6 Terrible Things that Happened in 2017 (In the Hobby Industry)

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Well, thankfully that's over with. 2017's in the books, and, well, there's no mincing words here: it was a God-awful year. In fact, it was so bad that we couldn't think of a single stand-out hit this year - so we settled on six misses instead. Make no mistake, 2017 will go down as one of the worst years for the hobby industry in decades — and particularly so for small hobby shops like ours.

Miss #1: Reward Revocation

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September of 2016 saw us introduce a rewards program designed to help us attract more customers while maintaining our current customer base. It enabled us to not only offer in-store coupons for regular customers, but also reach out to nearly everyone who signed up through either text messaging, email, or push notification using the Five Stars app on most smartphones. It should have helped push us into new earnings and better customer interactions.

Instead, after seven months with the program, we realized that not only was it not providing those things to us, it was costing us far, far more than it was bringing in, which forced us to discontinue the program after a three month wind-down. As frustrated as some of our customers were (and are), believe me, we're just as upset as you guys, if not more so. We really wanted this to work, and the fact that it didn't earns our Rewards program a spot on this list.

Miss #2: TRX-4 Fails to Move Mountains

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When it was announced that Traxxas was coming out with a rock crawler, we had high hopes that their name and influence would bring the standard Traxxas crowd into the crawling world. Despite our best attempts, rock crawling has failed to catch on for our clientele, which we were hoping Traxxas' entry into the genre would change.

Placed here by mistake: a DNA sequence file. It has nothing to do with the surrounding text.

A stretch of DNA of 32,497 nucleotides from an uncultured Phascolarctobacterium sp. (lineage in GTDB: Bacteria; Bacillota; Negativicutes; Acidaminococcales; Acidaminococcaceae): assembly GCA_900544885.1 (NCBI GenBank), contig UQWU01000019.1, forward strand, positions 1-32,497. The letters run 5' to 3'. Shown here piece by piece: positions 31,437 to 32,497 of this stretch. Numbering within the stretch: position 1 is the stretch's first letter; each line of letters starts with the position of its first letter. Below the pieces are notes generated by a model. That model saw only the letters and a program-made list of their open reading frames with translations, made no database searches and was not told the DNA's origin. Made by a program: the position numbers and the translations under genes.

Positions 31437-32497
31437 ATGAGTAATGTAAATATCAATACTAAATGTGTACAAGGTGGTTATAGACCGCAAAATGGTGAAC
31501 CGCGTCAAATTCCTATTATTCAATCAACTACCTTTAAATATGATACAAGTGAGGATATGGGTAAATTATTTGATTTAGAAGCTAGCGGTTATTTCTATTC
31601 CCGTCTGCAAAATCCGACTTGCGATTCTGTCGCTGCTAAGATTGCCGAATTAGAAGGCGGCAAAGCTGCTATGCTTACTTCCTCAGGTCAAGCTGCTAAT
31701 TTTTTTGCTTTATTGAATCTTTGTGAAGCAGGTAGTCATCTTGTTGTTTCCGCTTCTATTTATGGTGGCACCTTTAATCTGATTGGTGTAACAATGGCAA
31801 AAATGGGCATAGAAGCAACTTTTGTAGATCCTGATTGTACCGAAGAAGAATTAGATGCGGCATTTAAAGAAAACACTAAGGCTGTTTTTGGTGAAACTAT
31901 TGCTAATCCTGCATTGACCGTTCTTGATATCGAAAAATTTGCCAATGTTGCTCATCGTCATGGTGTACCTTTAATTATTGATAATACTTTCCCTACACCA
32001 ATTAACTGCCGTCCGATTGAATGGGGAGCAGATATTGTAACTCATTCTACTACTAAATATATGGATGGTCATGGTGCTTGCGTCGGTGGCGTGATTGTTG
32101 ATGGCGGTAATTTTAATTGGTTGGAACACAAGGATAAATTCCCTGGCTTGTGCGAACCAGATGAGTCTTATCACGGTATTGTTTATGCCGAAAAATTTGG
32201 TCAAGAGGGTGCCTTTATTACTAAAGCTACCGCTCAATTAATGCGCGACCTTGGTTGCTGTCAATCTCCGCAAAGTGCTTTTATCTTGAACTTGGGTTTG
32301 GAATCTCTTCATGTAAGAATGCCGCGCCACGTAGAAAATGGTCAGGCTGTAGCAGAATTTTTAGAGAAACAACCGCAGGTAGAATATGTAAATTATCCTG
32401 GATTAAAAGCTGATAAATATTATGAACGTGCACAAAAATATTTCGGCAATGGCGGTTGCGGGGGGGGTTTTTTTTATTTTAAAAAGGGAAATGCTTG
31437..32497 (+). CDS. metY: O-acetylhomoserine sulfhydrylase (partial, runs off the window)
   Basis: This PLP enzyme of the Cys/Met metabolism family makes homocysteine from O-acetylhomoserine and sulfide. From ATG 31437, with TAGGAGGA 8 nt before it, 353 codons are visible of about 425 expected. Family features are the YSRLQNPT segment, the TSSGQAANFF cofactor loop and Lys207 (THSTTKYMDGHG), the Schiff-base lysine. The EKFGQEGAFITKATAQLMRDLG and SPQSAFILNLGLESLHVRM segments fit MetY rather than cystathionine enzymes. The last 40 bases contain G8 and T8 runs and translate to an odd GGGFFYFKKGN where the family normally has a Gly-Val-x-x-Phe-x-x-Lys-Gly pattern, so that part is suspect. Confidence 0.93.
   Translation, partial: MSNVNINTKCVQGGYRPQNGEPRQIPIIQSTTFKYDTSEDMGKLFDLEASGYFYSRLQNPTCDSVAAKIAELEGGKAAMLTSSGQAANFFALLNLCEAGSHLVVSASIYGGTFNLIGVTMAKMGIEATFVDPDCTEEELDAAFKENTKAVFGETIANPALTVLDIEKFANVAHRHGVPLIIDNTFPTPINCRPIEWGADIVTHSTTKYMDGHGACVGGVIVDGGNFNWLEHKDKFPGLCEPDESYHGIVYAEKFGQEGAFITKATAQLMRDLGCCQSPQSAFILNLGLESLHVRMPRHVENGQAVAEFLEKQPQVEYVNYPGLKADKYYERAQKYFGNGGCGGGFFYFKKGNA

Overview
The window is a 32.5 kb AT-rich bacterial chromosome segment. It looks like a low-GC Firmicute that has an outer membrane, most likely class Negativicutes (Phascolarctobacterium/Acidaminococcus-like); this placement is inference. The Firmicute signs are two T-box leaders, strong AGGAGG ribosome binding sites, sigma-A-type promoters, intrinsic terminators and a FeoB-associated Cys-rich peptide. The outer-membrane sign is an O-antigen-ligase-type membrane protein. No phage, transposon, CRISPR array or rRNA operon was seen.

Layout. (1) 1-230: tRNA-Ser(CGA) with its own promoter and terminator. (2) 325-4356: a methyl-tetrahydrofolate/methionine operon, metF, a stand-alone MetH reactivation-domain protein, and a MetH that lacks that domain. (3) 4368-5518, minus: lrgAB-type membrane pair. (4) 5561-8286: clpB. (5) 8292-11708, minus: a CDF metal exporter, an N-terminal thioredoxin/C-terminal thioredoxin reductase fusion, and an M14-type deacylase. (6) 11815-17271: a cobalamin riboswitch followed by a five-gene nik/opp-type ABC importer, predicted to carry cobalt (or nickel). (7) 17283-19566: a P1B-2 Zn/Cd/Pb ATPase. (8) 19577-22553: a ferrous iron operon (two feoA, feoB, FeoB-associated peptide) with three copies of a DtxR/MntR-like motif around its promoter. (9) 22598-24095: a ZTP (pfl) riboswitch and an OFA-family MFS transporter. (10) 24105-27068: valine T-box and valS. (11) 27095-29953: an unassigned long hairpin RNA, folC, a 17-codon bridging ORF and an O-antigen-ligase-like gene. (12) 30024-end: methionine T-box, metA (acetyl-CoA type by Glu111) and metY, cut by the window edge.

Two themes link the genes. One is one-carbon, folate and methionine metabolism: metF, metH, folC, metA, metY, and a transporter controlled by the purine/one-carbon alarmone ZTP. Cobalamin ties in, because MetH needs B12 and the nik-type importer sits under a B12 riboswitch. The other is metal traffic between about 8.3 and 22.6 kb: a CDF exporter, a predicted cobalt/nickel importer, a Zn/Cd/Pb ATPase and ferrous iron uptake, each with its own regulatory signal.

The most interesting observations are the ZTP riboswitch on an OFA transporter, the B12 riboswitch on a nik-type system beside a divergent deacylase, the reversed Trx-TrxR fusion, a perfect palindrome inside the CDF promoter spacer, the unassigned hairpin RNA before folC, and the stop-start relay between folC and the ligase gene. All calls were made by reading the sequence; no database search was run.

Sadly, It did not.

While the TRX-4 is undoubtedly an impressive truck (one of our customers even wrote a positive mini review), the anemic sales it generated for us are underwhelming at best, and while there's still time for the TRX-4, in all it's incarnations, to improve, for now, it's inability to make the same seismic shift that the T-Maxx, the Slash, and the X-Maxx made upon launch is disappointing enough to make it onto our list of misses for the year. Maybe 2018 is the year of the crawler; 2017 certainly wasn't for us.

Miss #3: Missing Margins

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2017 saw a sustained and widespread decrease in margins for hobby shops as the industry began to feel the effects of reduced demand for hobby products. This squeezing of hobby shops (by charging them more for the products they sell and yet not raising the price for consumers) is bad for everyone, as it makes owning and operating a brick-and-mortar hobby shop cost-prohibitive in all but the most densely-packed regions of the country. Shops like ours will be the hardest hit if this trend continues, espcially if sales continue to decline.

Hopefully distributors and manufacturers, like RPM, Testors, DuBro, and Revell  will realize the stakes and this practice will fade away as we ease into 2018. There are some signs that the worst may be behind us, like Horizon Hobby reinstating normal margins and implementing a Minimum Advertised Price (MAP) policy, but the big pinch on hobby shops is easily a huge miss for 2017. If you want to read more about this, I wrote a blog post about it last month.

Miss #4: Axial Falters; Vaterra Doesn't Notice

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Very early this year, it slowly became obvious there was a stock problem at Axial. It was later revealed that Axial had somehow lost their primary parts maker overseas (whether it was due to a contract dispute or the maker closing their doors isn't publicly known). The net result, though, was a sharp decline in availability for nearly all of Axial's parts and trucks. From motors to axles, "back order" was the phrase of the year for Axial. It's a problem from which Axial still has yet to recover, despite taking the time to release another couple versions of the SCX10 II. Since most of the parts we are having trouble getting are from the original SCX10, it might be the case that Axial intends to remove those models from the market and only sell the SCX10 II platform.